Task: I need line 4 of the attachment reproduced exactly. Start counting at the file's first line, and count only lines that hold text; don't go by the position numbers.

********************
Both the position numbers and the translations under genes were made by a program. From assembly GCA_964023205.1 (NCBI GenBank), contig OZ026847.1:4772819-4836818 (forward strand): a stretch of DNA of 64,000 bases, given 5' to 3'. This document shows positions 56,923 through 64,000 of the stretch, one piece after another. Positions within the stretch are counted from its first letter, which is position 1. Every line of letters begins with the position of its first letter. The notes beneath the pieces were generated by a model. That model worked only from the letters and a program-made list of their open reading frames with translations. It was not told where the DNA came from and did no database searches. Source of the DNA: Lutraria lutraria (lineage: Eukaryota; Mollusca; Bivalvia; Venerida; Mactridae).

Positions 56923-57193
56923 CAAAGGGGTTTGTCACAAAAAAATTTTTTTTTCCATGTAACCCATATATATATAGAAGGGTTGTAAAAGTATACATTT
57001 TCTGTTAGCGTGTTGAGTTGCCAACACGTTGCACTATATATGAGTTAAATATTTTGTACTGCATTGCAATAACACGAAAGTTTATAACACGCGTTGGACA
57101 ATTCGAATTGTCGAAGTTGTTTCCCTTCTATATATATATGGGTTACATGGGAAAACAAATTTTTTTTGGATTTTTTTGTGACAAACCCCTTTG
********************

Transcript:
57001 TCTGTTAGCGTGTTGAGTTGCCAACACGTTGCACTATATATGAGTTAAATATTTTGTACTGCATTGCAATAACACGAAAGTTTATAACACGCGTTGGACA